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Introduction:






Longum iter est per praecepta, breve et efficax per exempla 
Teaching by precept is a long road, but short and beneficial is the way by example.
--Lucius Annaeus Seneca

"Alice was beginning to get very tired of sitting by her sister on the bank, and of having nothing to do: once or twice she had peeped into the book her sister was reading, but it had no pictures or conversations in it, “and what is the use of a book,” thought Alice, “without pictures or conversations?”
--Lewis Carroll, Alice's Adventure in Wonderland, New York , Crowell

[W]here art history is concerned, in the beginning was the eye, not the word.
--Otto Pächt

This note has a rather long and perhaps volatile history; here is that story: when I was a young professor teaching various courses in Graphic Design in the early 1970s, at a number of art faculties in Iran, I could not find a satisfying book to be used as a reference material for my students. Hence, I created a set of lecture notes that many of my students found quite useful. When I moved to Europe and later on to North America, copies of those notes accompanied me at the bottom of a box that contained the paraphernalia of a gradually forgotten life. Many years later when I was working at my studio gallery at the Granville Island in Vancouver, a couple of young professionals entered into my gallery and introduced themselves as my former students. It took me a little while to recognize them and then, despite their receding hair-lines and mature demeanor, I saw, in my mind's eyes, gradually their younger faces of the older times emerge.

To make a long story short, they wrote an article about that meeting in one of the newspapers of Toronto, and later on they asked my permission to publish my old lecture notes in Wikipedia. However, my notes were more than thirty years old, and in the past three decades Graphic Design has seen many progresses and drastic changes, both technically and conceptually, and therefore I decided to revise the notes thoroughly and completely. The revised notes were submitted to the Persian Wikipedia, but the publication was confronted by many hurdles arising mainly from the various administrative rules and regulations of Wikipedia. Regulations such as: the published article should not be an original research! It should not contain a Point of View ( i.e. it should not represent the value judgment of its writer) and so on and so forth. Nevertheless, the text was published, albeit subject to a drastically re-edited version that cleansed it of any of my personal artistic judgments and views. Unfortunately, the article was also drastically curtailed and the works of many graphic designers were eliminated because of copyright concerns. Of course, as a not-for-profit educational material these notes are subject to Fair Use Doctrine (FUD), in United States copyright law, that allows certain use of copyrighted material without requiring permissions from the rights' holders, for uses such as commentary, criticism, news reporting, research, teaching or scholarship.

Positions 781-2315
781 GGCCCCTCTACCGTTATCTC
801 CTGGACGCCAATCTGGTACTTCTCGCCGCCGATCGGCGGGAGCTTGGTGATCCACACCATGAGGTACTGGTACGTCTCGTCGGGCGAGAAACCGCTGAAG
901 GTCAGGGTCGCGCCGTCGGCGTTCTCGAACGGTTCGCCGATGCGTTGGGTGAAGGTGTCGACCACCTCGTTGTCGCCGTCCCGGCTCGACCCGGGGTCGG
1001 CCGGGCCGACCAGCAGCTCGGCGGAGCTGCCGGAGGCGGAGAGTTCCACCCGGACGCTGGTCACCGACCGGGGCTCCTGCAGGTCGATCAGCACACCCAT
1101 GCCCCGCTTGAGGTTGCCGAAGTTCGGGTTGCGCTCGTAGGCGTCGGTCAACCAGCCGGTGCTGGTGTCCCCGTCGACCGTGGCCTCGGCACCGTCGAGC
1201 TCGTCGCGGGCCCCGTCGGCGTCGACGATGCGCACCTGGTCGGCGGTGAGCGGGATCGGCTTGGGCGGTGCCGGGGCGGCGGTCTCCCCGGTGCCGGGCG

The Persian restrictions invoked the very motivation for me to translate my materials into English and publish them in the English Wikipedia. The English Wikipedia's copyright regulations are somewhat less intransigent, particularly for educational materials. They adhere, somewhat, to the FUD, for instance  they let an author to incorporate copy-righted images into their article that are more than thirty years old, since apparently after this period many images will enter into the public domain. For some other copyrighted materials, such as Mondrian paintings, one may resort to the argument that their publications for non-profit educational purposes are legitimate since they are unique and cannot be represented by other materials in  teaching. These criteria are usually posted in the licenses that are attached to each image. Unfortunately, caught up in the torrent of the everyday flood of the gibberish and hacked materials, Wikipedia's editors and managers, who are mostly enthusiastic young college students have no time to distinguish between a genuine piece of informational material and the otherwise; or they are simply incapable of such a judgment and therefore they idiosyncratically allow or disallow certain images. As well, they are heedlessly following a maze of cumbersome procedural WP policies that have exploded in the past few years into voluminous files and are often contradictory, inconsistent and irrational. As a result, although under the auspices of one my students, these lecture notes in their totality were published in the English Wikipedia, nevertheless parts of it were senselessly mutilated and degenerated into sorry states. At the same time some of the over-zealot editors eliminated some of the images based on the argument that my notes are image-heavy! Of course, this was a direct assault on my philosophy that a history of graphic design should ideally be self-explanatory by its judicious use of images. I want the textual explanation to be at minimum and provide only some factual information about their chronological aspects together with some circumstantial information that would help to place a particular design in its proper historical trajectory. So there you have it. I will try to publish this long history in various segments, and hopefully this time I will have less problems. gN







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